Proactive security helps us do just that. Because you’re actively searching for threats or weak spots in your defenses, you’ll have insights as to where to start looking when a real threat emerges. You’ll have a solid understanding of your environment, which makes threat detection and response easier. You’ll be able to find and respond to threats faster than if you relied on reactive cybersecurity measures alone. 

Proactive cybersecurity helps you stay informed on the latest threats 

You can’t go on a scavenger hunt without knowing what you’re looking for. The same concept applies to proactive security. 

Proactive cybersecurity requires you to stay on top of the threat landscape so you’ll know what to look for in your environment. There’s a fine line separating the sus and the totally normal, and it takes a trained eye to tell the difference. Knowing those nuances helps you better protect and defend your environment.

What is reactive cybersecurity? 

Reactive cybersecurity is the process of responding to incidents and threats that are actively in progress or have already happened. 

If proactive cybersecurity is the protective glass case around your environment, reactive cybersecurity is the broom and dustpan in the closet. Reactive security approaches help you deal with the aftermath following an incident. 

Examples of reactive cybersecurity 

Examples of reactive cybersecurity approaches include break-fix solutions, disaster recovery plans, and antivirus software. 

Break-fix solutions 

If you’ve ever worked at a small business, you’re likely very familiar with break-fix solutions. 

Break-fix solutions are exactly as their name suggests: something breaks, and someone fixes it. Often, the “someone” is an IT service provider that is commissioned to provide as-needed services, such as investigating a network outage. The IT service provider identifies the problem, fixes it, and bills the company for services rendered. 

This reactive cybersecurity approach is fizzling out as businesses move toward managed detection and response (MDR) solutions. These solutions help businesses monitor threats in real time, ideally addressing them before they cause significant downtime. Proactive security approaches like MDR cause fewer headaches in the long run because potential problems surface before they get out of hand. 

Disaster recovery plans 

A disaster recovery plan is a critical component for business continuity during a cyberattack. 

It’s impossible to prevent all cyberattacks, so all we can do is the next best thing: be prepared for the worst-case scenario. During times of crisis, it’s hard to think straight. A disaster recovery plan makes it easier to get back on your feet. 

Your disaster recovery plan should have a few key components to minimize downtime. These components include: 

  • An inventory of your assets (shameless plug — we can help with that!) 

  • A list of your critical resources 

  • Your recovery objectives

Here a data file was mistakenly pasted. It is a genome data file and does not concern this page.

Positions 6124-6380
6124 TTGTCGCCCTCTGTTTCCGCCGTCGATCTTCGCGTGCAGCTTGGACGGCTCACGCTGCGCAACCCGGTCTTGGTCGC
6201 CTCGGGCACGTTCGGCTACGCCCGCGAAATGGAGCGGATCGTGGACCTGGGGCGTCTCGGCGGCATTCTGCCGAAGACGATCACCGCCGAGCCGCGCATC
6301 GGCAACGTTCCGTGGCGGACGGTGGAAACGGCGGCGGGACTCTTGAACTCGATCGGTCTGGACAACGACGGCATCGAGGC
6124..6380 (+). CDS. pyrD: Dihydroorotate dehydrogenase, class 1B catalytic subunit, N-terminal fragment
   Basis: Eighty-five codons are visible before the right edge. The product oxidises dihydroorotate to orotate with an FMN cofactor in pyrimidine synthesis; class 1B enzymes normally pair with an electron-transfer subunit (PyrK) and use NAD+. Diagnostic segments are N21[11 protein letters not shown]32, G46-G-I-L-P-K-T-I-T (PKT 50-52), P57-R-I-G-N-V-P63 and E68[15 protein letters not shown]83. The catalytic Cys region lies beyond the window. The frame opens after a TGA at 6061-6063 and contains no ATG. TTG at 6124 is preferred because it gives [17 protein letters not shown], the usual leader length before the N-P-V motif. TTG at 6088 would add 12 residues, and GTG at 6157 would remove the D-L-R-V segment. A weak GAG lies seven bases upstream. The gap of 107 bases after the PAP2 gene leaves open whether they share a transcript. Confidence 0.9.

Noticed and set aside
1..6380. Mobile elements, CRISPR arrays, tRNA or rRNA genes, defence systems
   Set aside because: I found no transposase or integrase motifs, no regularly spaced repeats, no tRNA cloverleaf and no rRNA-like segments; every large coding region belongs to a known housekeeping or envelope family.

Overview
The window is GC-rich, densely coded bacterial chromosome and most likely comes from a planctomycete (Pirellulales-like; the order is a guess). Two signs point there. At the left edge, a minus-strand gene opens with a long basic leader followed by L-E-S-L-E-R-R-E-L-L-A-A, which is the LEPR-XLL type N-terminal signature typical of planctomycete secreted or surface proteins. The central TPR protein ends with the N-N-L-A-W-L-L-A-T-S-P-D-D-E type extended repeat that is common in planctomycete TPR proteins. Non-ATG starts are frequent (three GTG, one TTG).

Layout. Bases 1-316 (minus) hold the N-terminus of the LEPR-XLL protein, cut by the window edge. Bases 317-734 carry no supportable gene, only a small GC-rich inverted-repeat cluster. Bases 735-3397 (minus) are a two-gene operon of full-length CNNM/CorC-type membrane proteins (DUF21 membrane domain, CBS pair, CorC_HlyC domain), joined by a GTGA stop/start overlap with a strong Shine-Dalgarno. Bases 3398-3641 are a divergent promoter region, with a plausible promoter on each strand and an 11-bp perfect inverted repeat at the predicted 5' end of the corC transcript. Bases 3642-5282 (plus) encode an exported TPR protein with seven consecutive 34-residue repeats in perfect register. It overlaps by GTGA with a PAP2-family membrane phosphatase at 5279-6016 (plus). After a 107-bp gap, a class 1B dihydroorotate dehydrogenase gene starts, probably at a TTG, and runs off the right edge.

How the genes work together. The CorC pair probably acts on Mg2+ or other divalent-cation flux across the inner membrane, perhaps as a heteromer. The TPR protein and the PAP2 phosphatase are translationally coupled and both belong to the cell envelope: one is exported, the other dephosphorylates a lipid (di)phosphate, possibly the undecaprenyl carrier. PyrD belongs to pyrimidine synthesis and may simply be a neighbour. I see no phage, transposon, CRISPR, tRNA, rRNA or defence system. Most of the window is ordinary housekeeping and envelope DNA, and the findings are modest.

• A risk assessment 

  • A data backup plan 

  • A roundup of key team members 

  • A communication plan 

  • A blueprint of your network infrastructure 

  • Disaster recovery procedures 

And don’t forget to regularly test your plan and update it as necessary.

Traditional antivirus software 

Antivirus software is one of the most common reactive cybersecurity elements. Traditional antivirus software flags known malicious signatures once they’re already in your environment. This makes traditional antivirus fall into the category of reactive cybersecurity practices. 

Many businesses are moving toward next-generation antivirus (NGAV) solutions. NGAV is more advanced than traditional antivirus software, using artificial intelligence (AI) and machine learning (ML) to detect threats that traditional antivirus software wouldn’t catch, such as fileless malware. But traditional antivirus software falls on the reactive side of the cybersecurity spectrum, only identifying threats already present in your environment. 

The best approach to cybersecurity 

Many organizations, particularly small businesses, rely on reactive cybersecurity — but as we face today’s advanced threat landscape, reactive cybersecurity is no longer feasible on its own. 

The best cybersecurity strategy relies heavily on proactive measures — but reactive measures matter, too. For example, you should proactively hunt for threats — but you should also have a disaster recovery plan in place for when you get compromised. You should offer employees security awareness training — but you should also use antivirus to help shine a spotlight on what happened when Bob clicked that phishing link that had a trojan attached. 

In short, a proactive cybersecurity strategy helps you minimize your risks. A reactive cybersecurity strategy helps you clean up those inevitable messes whenever threat actors are successful. And both approaches together make hackers work harder to gain access to your environment. 


Patch management is a must for any cybersecurity strategy to be effective. And unlike most concepts in cybersecurity, patch management doesn’t have to be complicated. See how easy it can be during a free trial of PDQ Deploy & Inventory — or PDQ Connect, if you’re on the cloud. 

Rachel Bishop
Rachel Bishop

A professional writer turned cybersecurity nerd, Rachel enjoys making technical concepts accessible through writing. At this very moment, she’s likely playing a video game or getting lost in a good psychological thriller. She enjoys spending time with her husband (a former sysadmin now in cybersecurity) as well as her two cats and three birds.

Related articles